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Natalie Doliner's "The Christmas Zone"

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Natalie Doliner by Bonnie Sprung SAVOY 2021.jpg
Bonnie Sprung
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Natalie Doliner performs in 2021 at Savoy

Does it seem sometimes that the Christmas season passes in a blur?

That maybe everyone’s sooooo holiday-happy, it could be a little…weird?

And what does NPPR – North Pole Public Radio – have to do with it all?

Well, Central Florida’s own queen of the cabaret Natalie Doliner may have the answer this year in her new show, “The Christmas Zone.”

Natalie Doliner: So every year, I swear that I'm not going to decorate for Christmas. I'm really just going to do a nice low key thing. And every February I absolutely mean it because it takes me that long to put everything away. And I'm so fed up that I'm like, No, that's it. One tasteful tree, one research done. And then I come to sometime in February. And I look around, and I have like five trees in my house. And I've done a Christmas show. And my the outside of my house looks like the Griswolds. And I don't know how it happened. And so it occurred to me that there might be some other worldly thing making that happen. Because I noticed that it happens as soon as I hear my first Christmas song, whether that's on the radio or in a store, like something makes me want to start decorating. And I noticed it's impossible to avoid it. I mean, I can be listening to a reggae station and steal Christmas music. And I thought, maybe it's coming from you know (hums “Twilight Zone” theme) is sort of happening against our will. And I noticed, it's not just me, you know, radio station, start playing things that you wouldn't expect them to. And the next thing you know, everyone's decorated. And so that's sort of where the show came from. And we just fall down that rabbit hole. We meet the station manager for NPPR who takes over all stations all the time, no escape. Don't bother to change the channel. We're on every station. Don't bother to turn us off. We will play this music in your head.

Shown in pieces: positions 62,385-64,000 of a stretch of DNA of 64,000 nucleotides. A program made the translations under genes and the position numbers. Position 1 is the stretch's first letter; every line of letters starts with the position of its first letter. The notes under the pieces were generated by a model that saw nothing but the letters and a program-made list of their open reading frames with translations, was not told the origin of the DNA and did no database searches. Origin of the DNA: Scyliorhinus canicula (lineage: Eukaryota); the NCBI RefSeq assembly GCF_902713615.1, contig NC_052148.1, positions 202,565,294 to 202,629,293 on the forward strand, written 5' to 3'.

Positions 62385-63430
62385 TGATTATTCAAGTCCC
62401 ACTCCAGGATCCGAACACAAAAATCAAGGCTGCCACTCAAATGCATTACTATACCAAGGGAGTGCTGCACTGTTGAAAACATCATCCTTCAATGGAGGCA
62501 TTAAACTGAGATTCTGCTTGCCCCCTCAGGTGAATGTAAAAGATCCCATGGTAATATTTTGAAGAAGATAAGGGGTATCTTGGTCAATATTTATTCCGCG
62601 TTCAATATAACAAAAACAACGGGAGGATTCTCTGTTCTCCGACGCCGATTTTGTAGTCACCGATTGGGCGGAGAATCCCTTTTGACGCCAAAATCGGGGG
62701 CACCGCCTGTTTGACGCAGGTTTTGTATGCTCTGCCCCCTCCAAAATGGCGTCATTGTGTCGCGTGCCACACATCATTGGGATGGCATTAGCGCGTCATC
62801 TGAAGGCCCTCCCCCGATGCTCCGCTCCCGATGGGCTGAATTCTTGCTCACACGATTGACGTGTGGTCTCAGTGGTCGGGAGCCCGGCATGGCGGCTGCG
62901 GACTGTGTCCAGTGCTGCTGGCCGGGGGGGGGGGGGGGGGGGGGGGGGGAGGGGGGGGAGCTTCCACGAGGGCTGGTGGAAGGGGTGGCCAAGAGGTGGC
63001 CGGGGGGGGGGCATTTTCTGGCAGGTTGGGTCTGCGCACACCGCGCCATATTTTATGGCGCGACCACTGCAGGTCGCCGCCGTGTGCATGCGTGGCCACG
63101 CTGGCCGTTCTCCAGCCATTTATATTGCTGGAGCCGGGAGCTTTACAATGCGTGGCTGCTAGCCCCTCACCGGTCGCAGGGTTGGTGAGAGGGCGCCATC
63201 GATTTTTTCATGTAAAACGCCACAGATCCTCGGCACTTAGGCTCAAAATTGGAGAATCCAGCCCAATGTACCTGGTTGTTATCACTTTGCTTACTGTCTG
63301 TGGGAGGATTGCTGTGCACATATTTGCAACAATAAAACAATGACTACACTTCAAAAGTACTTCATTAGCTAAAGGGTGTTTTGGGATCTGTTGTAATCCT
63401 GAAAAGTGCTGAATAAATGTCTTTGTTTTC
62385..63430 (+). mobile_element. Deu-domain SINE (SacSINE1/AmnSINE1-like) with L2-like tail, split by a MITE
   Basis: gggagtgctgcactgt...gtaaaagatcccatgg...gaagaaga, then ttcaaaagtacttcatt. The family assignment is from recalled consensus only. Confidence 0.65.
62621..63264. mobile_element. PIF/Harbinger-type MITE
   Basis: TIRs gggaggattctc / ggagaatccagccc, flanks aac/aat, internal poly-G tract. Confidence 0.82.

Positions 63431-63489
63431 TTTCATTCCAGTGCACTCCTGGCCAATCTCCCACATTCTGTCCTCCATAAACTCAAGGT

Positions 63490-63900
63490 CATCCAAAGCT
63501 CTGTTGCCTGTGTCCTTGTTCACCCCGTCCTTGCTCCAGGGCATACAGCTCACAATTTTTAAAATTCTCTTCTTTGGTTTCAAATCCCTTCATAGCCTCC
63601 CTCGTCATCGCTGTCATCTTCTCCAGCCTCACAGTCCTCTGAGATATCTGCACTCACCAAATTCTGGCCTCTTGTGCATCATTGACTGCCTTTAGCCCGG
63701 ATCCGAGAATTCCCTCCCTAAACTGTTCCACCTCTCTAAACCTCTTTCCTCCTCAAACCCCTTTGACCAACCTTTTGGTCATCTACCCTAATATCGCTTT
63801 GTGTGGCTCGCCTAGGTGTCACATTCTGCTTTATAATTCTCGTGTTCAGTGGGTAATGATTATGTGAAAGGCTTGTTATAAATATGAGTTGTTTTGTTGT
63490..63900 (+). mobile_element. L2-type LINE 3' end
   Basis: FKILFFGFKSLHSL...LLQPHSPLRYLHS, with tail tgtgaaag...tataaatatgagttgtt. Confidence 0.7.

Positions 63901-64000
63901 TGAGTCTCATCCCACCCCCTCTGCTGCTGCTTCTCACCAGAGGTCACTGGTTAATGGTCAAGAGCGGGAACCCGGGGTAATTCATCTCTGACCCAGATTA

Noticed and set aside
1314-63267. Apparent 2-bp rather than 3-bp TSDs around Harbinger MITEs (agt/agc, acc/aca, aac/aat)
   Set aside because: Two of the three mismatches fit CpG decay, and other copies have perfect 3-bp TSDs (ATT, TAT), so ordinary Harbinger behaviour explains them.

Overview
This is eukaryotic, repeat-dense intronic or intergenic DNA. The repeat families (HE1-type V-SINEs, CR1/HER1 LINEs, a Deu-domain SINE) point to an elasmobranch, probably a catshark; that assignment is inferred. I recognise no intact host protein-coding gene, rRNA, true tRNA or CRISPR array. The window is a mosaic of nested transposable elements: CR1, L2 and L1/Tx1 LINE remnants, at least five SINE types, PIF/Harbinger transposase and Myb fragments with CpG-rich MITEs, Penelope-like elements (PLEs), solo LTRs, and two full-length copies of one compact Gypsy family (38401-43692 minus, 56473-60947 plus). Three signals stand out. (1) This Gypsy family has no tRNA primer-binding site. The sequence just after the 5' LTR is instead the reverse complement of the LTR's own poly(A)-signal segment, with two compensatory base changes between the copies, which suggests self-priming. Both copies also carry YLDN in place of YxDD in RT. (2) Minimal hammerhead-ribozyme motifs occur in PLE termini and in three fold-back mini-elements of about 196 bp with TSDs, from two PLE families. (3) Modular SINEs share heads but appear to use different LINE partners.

Nicole Darden Creston: Oh my! I saw on the internet that folks are talking about trying to avoid the Mariah Carey Christmas song, and the Wham Christmas song…they call it Whamaggedon.

Natalie Doliner: Yeah, can't be done. Can't be done. I was in a store last year. And not only did they play that song…and usually I have a rule if I hear that song I leave no matter how much I have in my cart. I put it back and I leave. I just don't want to hear that song. They think you know what, it's getting late. I'm just gonna do it. And you know, the second song that came on was another version of that same song. Yeah, you can't avoid it. It's beyond our control, hence the Christmas Zone. So we have a full-on Rod Serling character and, of course Mr. And Mrs. And some elves including Elf on the Shelf, and lots of music.

Nicole Darden Creston: So this is not just you singing, there is a whole cast.